How CKD causes SHPT

Learn how chronic kidney disease (CKD) causes imbalances
in your blood that lead to the development of secondary hyperparathyroidism (SHPT)1,2

Male secondary hyperparathyroidism patient watering plants with watering can
Kidney failure leads to imbalances in calcium, phosphate and vitamin D hormone1,2
Kidney icon

Your kidneys help to control the amounts of calcium, phosphate and vitamin D hormone in your blood.1,2

Male secondary hyperparathyroidism patient watering plants with watering can

When you have chronic kidney disease, your kidneys gradually become unable to maintain the right balance of these blood parameters.1,2

Too much calcium is filtered and not enough vitamin D is activated

 

Calcium and vitamin D hormone levels begin to drop1,2

Not enough phosphate is filtered

 

Phosphate level begins to rise1,2

To fix the imbalances, parathyroid
hormone is released1,2
Icon showing parathyroid glands

In order to restore balance, your parathyroid glands (four pea-sized glands located in your neck) release a hormone called parathyroid hormone (PTH).1–3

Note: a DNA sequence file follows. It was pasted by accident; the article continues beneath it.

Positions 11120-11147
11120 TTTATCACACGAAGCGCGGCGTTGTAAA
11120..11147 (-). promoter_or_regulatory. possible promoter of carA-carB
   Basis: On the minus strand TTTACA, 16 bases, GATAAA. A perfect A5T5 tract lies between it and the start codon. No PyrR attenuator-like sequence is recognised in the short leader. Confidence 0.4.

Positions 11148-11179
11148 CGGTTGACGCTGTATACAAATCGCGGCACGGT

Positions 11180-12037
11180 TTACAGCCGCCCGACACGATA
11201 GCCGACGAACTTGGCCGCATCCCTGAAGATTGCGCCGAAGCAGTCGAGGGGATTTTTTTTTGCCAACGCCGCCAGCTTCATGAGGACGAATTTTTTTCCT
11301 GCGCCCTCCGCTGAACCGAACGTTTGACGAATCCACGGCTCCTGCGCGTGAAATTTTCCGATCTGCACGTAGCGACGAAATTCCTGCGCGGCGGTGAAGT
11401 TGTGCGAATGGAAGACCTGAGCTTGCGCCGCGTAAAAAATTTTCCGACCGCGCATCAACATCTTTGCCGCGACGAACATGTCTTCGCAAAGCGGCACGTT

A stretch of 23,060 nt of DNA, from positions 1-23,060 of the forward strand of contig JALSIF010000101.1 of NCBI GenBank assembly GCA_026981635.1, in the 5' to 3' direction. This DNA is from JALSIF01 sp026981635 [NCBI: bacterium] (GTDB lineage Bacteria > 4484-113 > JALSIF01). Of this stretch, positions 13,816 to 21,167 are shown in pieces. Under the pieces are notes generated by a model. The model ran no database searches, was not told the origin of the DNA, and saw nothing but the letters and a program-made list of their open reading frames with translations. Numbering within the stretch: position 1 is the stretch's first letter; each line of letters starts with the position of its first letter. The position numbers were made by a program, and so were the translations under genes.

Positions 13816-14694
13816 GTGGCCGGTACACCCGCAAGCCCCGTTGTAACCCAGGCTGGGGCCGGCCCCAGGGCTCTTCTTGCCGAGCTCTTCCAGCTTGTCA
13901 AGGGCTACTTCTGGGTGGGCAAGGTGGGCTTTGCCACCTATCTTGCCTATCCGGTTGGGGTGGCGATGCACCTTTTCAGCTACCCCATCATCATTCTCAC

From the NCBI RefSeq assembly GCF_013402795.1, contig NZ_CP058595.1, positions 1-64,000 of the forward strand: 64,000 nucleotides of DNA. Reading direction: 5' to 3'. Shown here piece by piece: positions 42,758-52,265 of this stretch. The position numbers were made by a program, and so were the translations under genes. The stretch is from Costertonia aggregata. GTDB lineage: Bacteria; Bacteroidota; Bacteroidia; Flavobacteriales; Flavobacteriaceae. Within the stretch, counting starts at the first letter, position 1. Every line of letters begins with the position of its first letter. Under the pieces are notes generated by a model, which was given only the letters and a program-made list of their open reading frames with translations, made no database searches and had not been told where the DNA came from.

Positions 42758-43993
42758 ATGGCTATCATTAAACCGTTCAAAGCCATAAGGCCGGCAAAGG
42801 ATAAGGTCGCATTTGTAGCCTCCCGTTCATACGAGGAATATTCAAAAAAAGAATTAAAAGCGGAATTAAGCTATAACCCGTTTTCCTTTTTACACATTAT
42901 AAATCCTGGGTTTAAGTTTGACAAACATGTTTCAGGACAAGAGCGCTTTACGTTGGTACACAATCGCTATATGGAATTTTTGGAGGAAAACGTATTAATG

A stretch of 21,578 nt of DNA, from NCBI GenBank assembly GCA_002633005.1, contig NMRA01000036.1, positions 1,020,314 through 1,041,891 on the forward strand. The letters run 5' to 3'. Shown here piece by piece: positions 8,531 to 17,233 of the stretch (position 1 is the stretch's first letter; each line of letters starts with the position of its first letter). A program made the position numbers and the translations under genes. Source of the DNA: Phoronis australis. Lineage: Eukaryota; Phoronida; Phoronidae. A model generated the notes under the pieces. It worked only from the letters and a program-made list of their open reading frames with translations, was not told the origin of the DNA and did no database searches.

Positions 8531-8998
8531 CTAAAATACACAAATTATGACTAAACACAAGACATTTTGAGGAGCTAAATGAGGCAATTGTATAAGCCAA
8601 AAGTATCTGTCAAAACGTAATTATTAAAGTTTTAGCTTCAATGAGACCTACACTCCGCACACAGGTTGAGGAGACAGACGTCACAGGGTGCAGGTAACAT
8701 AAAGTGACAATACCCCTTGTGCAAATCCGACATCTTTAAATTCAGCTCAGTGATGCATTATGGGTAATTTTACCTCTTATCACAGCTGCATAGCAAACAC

Female secondary hyperparathyroidism patient writing

Parathyroid hormone makes your bones release calcium.2

Parathyroid hormone also makes your kidneys:2

  • Remove less calcium from your blood
  • Activate more vitamin D
  • Remove more phosphate from your blood

In the early stages of chronic kidney disease, the parathyroid hormone works: the levels of vitamin D hormone, calcium and phosphate are brought back into balance, and your parathyroid glands reduce the amount of parathyroid hormone they release.2

However, as chronic kidney disease progresses, your parathyroid glands are forced to release increasingly abnormal amounts of parathyroid hormone. The excessive release of parathyroid hormone by your parathyroid glands due to chronic kidney disease is known as secondary hyperparathyroidism.2

Female secondary hyperparathyroidism patient writing
References
  1. Cunningham J et al. Clin J Am Soc Nephrol. 2011;6:913–21.
  2. Rodriguez M et al. Am J Renal Physiol. 2005;288:F253–64.
  3. Chai MO et al. J Ren Nurs. 2016;8(2):74–9.
  4. Geng G et al. Osteoporos Int. 2019;30:2019–25.
  5. Xu Y et al. Clin Kidney J. 2021;sfab006.